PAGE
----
The rate of graft failure following anatomic ACL reconstruction has been reported to be as high as 13%, nearly double the reported failure rate of transtibial reconstructions. The majority of anatomic graft failures occur six to nine months after surgery, when patients commonly return to full sports activity. Findings from a cadaver study by Araujo et al. in the November 4, 2015 edition of The Journal of Bone & Joint Surgery may help explain these phenomena.
The authors used a robotic system to measure in situ forces on 12 native cadaver ACLs and on three different reconstructions, one representing the anatomic approach and two reconstructions approximating traditional transtibial approaches. They measured forces on the grafts during anterior tibial loading and simulated pivot-shift loading.
Araujo et al. hypothesized that an anatomically positioned graft would experience increased in situ forces relative to transtibial positioning, and that is what the study revealed during knee flexion angles of 0°, 15°, and 30°. At 45°, 60°, and 90° of flexion, the transtibially positioned grafts experienced higher in situ loading forces than the anatomic ones.
While this cadaveric study is not the definitive word on this matter, with the high graft forces on the anatomic reconstructions, the authors suggest that “rehabilitation and return to sports progression may need to be modified to protect an anatomically placed graft after ACL reconstruction.”
“When will I be able to play again?” Following ACL reconstruction surgery, that’s a question physical therapists and orthopaedic surgeons invariably hear—often repeatedly—from their athletically inclined patients.
The multiple factors that go into answering this difficult question are the subject of this complimentary webinar.
Current evidence suggests that approximately 50 to 60 percent of patients post ACL-reconstruction eventually return to sports at preinjury levels. But the timing of that return—and the many variables leading to it—create a series of challenging clinical decision points. This webinars explores the most relevant surgical, rehabilitative, and patient-centered factors that contribute to sound decisions in which surgeons, physical therapists, and patients participate fully.
Moderated by Robert Marx, MD, JBJS Associate Editor for Evidence-based Orthopaedics, this webinar focuses on two articles, one from each journal.
After the articles’ primary authors present their data, two additional return-to-sports experts add their perspectives to this body of research.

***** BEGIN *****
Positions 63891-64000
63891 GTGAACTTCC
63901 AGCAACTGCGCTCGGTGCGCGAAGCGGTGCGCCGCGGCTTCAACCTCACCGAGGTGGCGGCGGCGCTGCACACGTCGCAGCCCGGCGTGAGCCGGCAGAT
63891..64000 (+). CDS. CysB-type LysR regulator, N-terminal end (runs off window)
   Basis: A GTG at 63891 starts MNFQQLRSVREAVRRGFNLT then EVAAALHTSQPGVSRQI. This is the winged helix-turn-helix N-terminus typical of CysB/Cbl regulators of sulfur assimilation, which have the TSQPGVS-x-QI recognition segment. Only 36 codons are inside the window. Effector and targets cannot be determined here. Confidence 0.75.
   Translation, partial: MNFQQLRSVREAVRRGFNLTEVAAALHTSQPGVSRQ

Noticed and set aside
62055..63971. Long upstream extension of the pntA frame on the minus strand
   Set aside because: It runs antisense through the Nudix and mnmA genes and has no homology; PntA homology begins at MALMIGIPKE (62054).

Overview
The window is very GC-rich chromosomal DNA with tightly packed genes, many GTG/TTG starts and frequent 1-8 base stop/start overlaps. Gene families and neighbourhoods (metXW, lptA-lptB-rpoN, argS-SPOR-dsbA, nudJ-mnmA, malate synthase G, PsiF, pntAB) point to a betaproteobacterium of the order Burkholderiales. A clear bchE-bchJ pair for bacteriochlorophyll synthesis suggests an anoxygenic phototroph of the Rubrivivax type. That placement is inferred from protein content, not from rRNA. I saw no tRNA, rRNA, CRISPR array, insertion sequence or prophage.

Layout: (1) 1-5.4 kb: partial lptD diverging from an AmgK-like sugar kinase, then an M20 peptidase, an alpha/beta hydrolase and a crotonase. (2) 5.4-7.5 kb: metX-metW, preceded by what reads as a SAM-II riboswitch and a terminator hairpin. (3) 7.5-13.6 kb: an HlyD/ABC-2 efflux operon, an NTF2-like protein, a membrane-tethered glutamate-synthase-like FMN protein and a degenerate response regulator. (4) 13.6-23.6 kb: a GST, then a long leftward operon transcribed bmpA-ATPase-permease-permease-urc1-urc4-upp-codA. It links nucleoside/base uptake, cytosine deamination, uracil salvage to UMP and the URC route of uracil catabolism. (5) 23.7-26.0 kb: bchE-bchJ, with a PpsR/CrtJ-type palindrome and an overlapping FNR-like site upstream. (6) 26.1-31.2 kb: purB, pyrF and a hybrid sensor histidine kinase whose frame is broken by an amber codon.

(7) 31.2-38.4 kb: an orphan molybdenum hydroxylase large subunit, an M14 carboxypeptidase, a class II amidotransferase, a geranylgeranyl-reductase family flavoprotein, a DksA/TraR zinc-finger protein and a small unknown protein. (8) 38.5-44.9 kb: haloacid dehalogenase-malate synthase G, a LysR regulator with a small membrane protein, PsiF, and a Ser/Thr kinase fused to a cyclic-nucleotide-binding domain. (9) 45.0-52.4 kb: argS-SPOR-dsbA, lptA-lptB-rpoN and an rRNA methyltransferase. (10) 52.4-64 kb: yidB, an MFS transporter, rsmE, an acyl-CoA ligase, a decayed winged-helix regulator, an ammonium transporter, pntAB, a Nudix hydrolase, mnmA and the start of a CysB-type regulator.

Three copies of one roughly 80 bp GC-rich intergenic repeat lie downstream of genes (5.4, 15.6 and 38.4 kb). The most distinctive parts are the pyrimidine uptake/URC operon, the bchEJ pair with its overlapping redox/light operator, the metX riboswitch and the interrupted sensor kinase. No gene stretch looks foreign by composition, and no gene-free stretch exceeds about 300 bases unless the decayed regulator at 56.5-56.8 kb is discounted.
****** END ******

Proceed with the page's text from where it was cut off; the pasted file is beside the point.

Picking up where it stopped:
Robert Marx, MD
Freddie Fu, MD and Terese Chmielewski, PT, PhD, SCS
Kevin Wilk, PT, DPT, FAPTA and Kurt Spindler, MD
This webinar is brought to you by the Journal of Orthopaedic & Sports Physical Therapy and The Journal of Bone and Joint Surgery
According to the orthopaedic surgeon edition of Kantar Media’s Website Usage & Qualitative Evaluation study, JBJS.org ranks hands down as the #1 orthopaedic site that surgeons visit most often and spend the most time on. The Kantar study evaluates the opinions of orthopaedic surgeons on 29 professional websites, including 8 orthopaedic sites. Not only does JBJS.org rank number 1 among the other 7 orthopaedic sites in frequency of visits (4.7 times/month), the website ranks first among all 28 sites evaluated in terms of time per session (20.31 minutes). Additionally, JBJS.org ranks #1 in delivering quality clinical content and keeping surgeons informed of the latest practices and procedures. JBJS ties for first place in the category of information on drugs, devices, or professional services. Also noteworthy is the fact that JBJS Reviews, a new online review journal from JBJS launched in November 2013, has already taken over third place in time spent and number of site visits.
JBJS Webinar Series
JBJS has held multiple live webinar events on a wide variety of topics, and we are pleased to announce the expansion of the JBJS Webinar Series in 2014. Each webinar has proven to be a successful tool in educating, informing and engaging orthopaedic surgeons around the world. In 2014, JBJS is continuing this educational program through a new series of interactive online events.